Last Updated on January 27, 2023 by Electricalvolt
This article describes the important differences between power and torque. Two significant parameters that play a major role in the operation of engines and motors are power and torque. Power and Torque are interrelated terms. The torque is required to move heavy objects like large vehicles, and the Power is produced as a result of Torque which is used to increase the speed of the moving object.
What is Power?
Technically, Power is defined as the amount of work produced in a specific period of time. In simple words, power is the quantity of energy consumed by an object in a unit of time. Power is denoted by P. Its SI unit is watt or Joules/second (J/s). Therefore, the power generated by an electronic circuit or motor is given below.
Depending on the type of work done, Power is broadly classified into two categories as follows:
- Electric Power
- Mechanical Power
It is the type of work done or energy consumed by an electronic circuit. Electric power is further classified into – real power, reactive power, and apparent power.
- Real power (P) with a unit of Watt (W) is defined as the quantity of power actually released by the resistive load in an electric circuit.
- Reactive Power (Q) with the unit of volt-amperes reactive (VAR), is the amount of waste power in the form of heat loss produced by capacitors and inductors.
- Apparent power (S) is the sum of real power and reactive power and is represented by S, with the unit being Volt-Amperes (VA).
Figure 1 below shows the three types of electric power triangles.
It is defined as the rate at which work is done by an engine or motor after consuming energy generated by the fuel provided. The unit of measurement of mechanical power is Joules/second (J/s).
What is Torque?
Technically, Torque is a quantity that is defined as the rotational or circular force that is applied in order to rotate a shaft of the motor or engine. In simple words, Torque is the amount of force applied to an object to overcome the object’s rotational resistance and bring the stationary object to the motion.
For instance, heavy vehicles require more torque to start the movement of the vehicle, as compared to light-weight vehicles. Torque is also sometimes referred to as rotational force. The symbol of Torque is τ and its SI unit is Newton-meter (N-m). Figure 2 below illustrates the rotational effect of Torque applied. Hence, the Torque applied on an object is given by the following expression:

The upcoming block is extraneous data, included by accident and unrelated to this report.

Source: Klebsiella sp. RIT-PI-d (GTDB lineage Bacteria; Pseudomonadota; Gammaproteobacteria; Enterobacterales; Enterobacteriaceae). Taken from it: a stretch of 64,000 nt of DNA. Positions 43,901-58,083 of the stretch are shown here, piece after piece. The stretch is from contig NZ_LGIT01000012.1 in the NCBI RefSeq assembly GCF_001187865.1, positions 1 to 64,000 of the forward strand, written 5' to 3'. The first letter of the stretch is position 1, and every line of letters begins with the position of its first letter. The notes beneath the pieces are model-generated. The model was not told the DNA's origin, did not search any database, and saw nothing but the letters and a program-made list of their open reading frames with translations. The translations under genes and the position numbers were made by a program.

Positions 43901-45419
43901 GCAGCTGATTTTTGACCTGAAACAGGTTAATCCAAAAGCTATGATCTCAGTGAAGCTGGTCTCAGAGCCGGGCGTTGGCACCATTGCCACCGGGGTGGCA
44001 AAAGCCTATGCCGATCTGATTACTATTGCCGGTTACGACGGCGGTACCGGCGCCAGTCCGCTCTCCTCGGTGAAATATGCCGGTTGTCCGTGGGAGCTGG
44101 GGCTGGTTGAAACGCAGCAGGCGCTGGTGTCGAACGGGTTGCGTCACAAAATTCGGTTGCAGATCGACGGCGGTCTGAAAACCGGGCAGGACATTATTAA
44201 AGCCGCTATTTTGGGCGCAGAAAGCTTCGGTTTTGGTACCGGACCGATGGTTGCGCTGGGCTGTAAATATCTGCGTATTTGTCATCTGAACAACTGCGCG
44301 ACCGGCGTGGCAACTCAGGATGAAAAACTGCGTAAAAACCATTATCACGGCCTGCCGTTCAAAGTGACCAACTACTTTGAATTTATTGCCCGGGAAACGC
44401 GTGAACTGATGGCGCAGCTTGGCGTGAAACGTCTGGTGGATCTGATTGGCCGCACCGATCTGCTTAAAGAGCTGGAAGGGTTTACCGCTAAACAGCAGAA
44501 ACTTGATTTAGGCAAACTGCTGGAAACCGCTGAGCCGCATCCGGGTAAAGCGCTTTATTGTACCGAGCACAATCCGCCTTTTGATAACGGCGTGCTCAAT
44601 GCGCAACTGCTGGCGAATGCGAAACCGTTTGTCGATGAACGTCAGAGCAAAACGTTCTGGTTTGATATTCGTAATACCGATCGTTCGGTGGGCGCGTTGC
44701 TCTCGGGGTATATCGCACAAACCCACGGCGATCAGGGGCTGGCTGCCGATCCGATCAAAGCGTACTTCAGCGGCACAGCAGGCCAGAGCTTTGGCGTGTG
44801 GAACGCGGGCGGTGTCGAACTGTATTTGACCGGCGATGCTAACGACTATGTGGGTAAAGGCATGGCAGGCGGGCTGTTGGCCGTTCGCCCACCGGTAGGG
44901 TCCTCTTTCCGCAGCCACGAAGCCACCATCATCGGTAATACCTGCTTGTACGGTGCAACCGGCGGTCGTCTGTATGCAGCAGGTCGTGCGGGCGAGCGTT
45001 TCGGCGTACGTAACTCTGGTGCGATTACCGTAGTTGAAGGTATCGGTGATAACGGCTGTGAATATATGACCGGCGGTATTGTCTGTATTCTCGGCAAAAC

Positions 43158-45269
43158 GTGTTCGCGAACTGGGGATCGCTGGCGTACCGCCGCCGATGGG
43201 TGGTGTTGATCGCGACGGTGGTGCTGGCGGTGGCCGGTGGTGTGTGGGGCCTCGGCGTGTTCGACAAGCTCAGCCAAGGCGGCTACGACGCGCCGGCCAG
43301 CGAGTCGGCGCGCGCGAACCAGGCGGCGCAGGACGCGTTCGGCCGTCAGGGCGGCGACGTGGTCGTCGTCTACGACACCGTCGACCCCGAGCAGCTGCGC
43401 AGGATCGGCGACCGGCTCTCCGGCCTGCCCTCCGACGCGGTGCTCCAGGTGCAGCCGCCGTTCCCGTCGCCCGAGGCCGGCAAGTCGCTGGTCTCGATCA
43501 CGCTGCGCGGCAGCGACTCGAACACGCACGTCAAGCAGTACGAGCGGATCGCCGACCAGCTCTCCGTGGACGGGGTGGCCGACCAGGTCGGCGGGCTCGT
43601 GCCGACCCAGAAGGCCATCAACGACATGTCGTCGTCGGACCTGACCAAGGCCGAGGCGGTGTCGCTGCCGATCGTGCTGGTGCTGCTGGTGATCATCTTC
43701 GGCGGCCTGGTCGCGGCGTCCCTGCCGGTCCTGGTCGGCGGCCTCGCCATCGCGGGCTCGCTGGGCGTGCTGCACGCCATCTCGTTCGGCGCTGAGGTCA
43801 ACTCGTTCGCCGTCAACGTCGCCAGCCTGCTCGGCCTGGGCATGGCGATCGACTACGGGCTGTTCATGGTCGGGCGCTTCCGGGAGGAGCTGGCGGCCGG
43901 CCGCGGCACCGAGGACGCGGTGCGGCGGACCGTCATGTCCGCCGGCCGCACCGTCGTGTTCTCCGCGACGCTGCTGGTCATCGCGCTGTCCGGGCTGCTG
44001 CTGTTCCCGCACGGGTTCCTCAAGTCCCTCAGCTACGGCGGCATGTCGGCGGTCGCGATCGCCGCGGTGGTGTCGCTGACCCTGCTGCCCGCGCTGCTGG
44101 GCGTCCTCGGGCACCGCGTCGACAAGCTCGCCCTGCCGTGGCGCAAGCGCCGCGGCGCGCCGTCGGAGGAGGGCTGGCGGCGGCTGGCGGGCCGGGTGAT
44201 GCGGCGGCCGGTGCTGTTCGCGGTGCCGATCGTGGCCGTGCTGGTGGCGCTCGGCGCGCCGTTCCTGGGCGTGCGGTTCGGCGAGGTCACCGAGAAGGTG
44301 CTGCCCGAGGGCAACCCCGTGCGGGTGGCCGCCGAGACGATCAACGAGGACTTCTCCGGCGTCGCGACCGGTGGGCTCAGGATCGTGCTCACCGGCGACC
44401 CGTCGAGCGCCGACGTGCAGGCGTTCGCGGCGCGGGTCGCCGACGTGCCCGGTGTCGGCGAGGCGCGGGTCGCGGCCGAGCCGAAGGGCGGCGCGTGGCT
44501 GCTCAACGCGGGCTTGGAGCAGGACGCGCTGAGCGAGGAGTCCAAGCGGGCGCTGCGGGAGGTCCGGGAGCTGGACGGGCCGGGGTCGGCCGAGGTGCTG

Torque can be also expressed as;
Based on angular acceleration, Torque can be of the following two types:
- Static Torque – When torque produces no angular acceleration on applying force to the object, it is referred to as a Static Torque. For example, Force is applied for the movement of the door hinges when it opened.
- Dynamic Torque – When torque produces angular acceleration when force is applied to the object, it is referred to as a Dynamic Torque. For instance, the acceleration of a car on a highway.
Difference between Power and Torque
The major differences between Power and Torque is described in the table below.
|Definition||Power is defined as the rate of doing work in a system (mechanical system/electric circuit).||Torque is defined as the turning force applied to spin a body-like shaft of a motor about its own axis.|
|Types||Electric power (reactive, apparent, and real powers) and Mechanical power.||Static Torque and Dynamic Torque.|
|Symbol||Power is represented by the symbol P.||Torque is represented by the symbol τ.|
|Unit||The SI unit of measurement of Power is Watt (W). The other unit of Power is Joules/second (J/s).||The unit of measurement of Torque is Newton-meter (N-m).|
|Formula||Power is given by the following formula, |
Power(P)=Work Done/Unit Time
|Torque is given by the following formula, |
Torque(τ)=Force(F) X Distance(d)
|Measuring Tool||Multimeters and wattmeters are used to measure the amount of power produced in watts or kilowatts.||A torque meter is used to measure the amount of torque generated.|
|Type of Quantity||Power is a scalar quantity, thus it has only magnitude and no direction.||Torque is a vector quantity, thus it has both magnitude and direction in which the object rotates.|
|Applications||Home appliances such as air conditioners, television, iron box, lamp, heater, etc., also in industrial power plants, and electric power grids.||Movement of vehicle wheels, motors, generators, steering wheels, and the opening of a door or cap of a bottle.|
Hence, this is all about Power and Torque. From the above discussion, we may conclude that there are several notable differences between Power and Torque, but the most significant difference is that Torque is the rotational force required to move bulky objects, while Power is the rate or speed at which work is done to keep the object in motion. Therefore, power and Torque have a direct and proportional relationship with each other.